Finding places to publish is not a difficult task, but it may require research and time.
|What Do You Mean You Can’t?
Written for the People's Choice Newsletter.
"The men who try to do something and fail are infinitely better than those who try to do nothing and succeed." - Lloyd Jones
I think the one thing that bothers me about people of all shapes and sizes, of all races and creeds, of all types of occupations or lack thereof, is when they give up or don’t try.
When I was a kid the words, “I can’t” were banned from our household. Any time someone in our household forgot and uttered those words, the rest of us sang, "I’ll never, ever say I can’t; I’ll always say I’ll try.” That, my friends, is the key to succeeding at writing or at anything in life. You just have to try.
Over the years, I’ve heard many new writers lament about not being able to get published. Becoming a published writer is much like finding that first good job. Many jobs require experience, but how does one get experience if one cannot get a job? The answer to that is often to take lessor jobs and prove that you can handle them before applying for better jobs.
The same can be said about becoming a published author. Yes, there are many publications that only seek the work of already published writers. If those
publications are your ultimate goal, you will have to find ways to prove that you have been published elsewhere.
Finding places to be published is not a difficult task, although it may require
research and your time.
Are you an “expert” at something – video games, bowling, crafts? If so, find an online publication that seeks writings of those who are adept at these activities. Online publications may or not pay, and if they do reward writers, it might be just $5 to $20. There are some writers who will tell you to never write for free. Sometimes, though, writing for free is the only way you can prove to larger and better paying publications that you have been published somewhere. The decision about whether or not to write for free is ultimately yours and yours alone. Just remember that having your work appear online – even after it is archived – gives you a URL that you can place in your writer’s credits.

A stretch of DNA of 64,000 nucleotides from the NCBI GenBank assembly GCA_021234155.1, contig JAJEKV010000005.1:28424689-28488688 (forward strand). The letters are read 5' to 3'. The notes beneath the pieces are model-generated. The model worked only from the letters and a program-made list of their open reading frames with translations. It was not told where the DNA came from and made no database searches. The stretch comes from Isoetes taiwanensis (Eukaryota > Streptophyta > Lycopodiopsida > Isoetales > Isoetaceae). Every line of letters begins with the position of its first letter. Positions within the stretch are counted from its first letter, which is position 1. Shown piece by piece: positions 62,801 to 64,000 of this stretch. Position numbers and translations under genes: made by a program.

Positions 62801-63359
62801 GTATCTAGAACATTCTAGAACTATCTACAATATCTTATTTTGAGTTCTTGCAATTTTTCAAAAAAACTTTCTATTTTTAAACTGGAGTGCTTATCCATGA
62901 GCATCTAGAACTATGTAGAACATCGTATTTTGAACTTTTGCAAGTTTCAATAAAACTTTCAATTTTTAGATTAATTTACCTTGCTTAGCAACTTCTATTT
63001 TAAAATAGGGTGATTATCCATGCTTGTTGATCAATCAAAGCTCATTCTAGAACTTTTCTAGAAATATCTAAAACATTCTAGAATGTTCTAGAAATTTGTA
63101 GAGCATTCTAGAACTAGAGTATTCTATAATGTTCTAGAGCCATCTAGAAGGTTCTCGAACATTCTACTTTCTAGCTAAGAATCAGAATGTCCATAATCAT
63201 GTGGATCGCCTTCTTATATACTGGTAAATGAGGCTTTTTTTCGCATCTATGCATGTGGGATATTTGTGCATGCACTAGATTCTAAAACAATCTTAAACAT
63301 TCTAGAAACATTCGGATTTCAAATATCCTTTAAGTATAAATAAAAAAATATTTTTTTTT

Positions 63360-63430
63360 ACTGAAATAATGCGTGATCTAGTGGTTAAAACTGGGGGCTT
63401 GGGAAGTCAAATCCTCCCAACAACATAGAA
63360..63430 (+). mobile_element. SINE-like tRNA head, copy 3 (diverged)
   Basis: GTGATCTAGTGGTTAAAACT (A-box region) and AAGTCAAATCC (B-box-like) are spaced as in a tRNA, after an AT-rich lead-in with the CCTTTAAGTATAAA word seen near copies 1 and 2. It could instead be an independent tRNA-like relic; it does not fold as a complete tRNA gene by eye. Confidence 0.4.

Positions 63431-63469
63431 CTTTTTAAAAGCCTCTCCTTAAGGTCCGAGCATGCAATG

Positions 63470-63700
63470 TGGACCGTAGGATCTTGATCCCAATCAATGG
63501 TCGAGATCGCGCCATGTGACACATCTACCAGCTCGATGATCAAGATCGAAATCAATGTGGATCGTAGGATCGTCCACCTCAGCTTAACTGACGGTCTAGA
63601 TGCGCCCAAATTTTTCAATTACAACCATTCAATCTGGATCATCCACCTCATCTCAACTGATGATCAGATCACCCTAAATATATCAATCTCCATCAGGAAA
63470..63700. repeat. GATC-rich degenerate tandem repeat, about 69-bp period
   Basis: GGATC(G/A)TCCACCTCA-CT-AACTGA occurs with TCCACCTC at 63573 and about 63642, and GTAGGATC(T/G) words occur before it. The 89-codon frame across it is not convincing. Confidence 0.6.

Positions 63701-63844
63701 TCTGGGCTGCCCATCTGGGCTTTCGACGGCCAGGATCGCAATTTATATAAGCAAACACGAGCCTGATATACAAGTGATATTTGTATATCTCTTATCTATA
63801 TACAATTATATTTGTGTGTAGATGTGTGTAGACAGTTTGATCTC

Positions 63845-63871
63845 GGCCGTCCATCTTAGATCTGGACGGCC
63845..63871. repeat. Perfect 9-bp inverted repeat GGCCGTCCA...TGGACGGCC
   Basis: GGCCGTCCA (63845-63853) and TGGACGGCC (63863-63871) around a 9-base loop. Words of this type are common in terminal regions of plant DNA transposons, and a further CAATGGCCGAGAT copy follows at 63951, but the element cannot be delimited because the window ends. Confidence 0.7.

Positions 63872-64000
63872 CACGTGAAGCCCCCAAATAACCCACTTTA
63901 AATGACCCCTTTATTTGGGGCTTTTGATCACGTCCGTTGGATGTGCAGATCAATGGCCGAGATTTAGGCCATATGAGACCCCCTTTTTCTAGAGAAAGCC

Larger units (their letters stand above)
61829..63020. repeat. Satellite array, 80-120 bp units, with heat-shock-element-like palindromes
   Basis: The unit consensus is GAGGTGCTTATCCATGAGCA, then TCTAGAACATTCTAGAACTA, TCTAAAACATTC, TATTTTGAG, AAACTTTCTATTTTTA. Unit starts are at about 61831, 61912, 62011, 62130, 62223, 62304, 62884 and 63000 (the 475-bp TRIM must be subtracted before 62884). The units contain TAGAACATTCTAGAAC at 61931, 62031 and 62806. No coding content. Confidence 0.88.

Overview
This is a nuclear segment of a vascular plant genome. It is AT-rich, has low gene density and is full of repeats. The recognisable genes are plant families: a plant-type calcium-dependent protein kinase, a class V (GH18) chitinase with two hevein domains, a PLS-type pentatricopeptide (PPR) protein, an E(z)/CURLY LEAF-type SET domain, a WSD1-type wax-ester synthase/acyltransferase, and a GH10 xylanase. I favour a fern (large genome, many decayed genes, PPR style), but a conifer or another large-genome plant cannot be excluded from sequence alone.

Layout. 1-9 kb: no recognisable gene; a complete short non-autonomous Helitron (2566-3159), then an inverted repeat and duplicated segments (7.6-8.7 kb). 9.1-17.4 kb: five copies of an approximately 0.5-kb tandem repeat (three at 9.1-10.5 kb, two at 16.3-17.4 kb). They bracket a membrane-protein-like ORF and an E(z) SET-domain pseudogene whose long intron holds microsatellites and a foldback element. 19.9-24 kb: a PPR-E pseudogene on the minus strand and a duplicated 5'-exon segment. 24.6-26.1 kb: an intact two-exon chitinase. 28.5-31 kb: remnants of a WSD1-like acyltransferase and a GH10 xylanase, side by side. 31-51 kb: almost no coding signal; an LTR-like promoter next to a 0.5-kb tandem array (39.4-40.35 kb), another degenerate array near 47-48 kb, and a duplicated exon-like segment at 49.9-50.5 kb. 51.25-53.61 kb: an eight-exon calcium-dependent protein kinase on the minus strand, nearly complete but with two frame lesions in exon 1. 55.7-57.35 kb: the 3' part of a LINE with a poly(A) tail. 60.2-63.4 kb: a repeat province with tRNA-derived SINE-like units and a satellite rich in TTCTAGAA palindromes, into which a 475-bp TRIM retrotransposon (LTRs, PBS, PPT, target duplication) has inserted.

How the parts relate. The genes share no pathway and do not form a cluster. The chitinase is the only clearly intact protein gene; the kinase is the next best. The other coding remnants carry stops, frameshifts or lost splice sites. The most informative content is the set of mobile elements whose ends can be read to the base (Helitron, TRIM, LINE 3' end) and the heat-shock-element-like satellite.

Purchase the latest Writer’s Market book, or borrow it from your library to discover more outlets for your work. Focus on lower paying markets first, since it is easier for new writers to break into those markets.
Subscribe to writer’s magazines or find out if your library subscribes to them and plan on spending some time in the reading room. Often times you will find newer markets there.
Enter contests – found online or in writer’s magazines. Most often, the winners of those contests are rewarded with publication as well as cash prizes. (Just be wary of those contests requiring hefty entry fees!)
Do join a writer’s group in your locale or find a group at Writing.com where you can receive in-depth critiques of your work. Sometimes just changing a word or two in one’s writing makes all the difference in the world about whether or not it is fit for print or publication.
If the only thing you want to do is to publish a book, that may be a more daunting task. Do search for just the right publisher(s) – in Writer’s Market and writer’s magazines. Do not get discouraged, though. Even some of today’s best-selling authors had to begin by self-publishing.
There is still almost a full year ahead of you. Will this be the year that you collect writer’s credits? Will this be the year that you see your work published? It can be, but only if you decide to put the work into getting published.
Remember, the words, "I can't" are not allowed.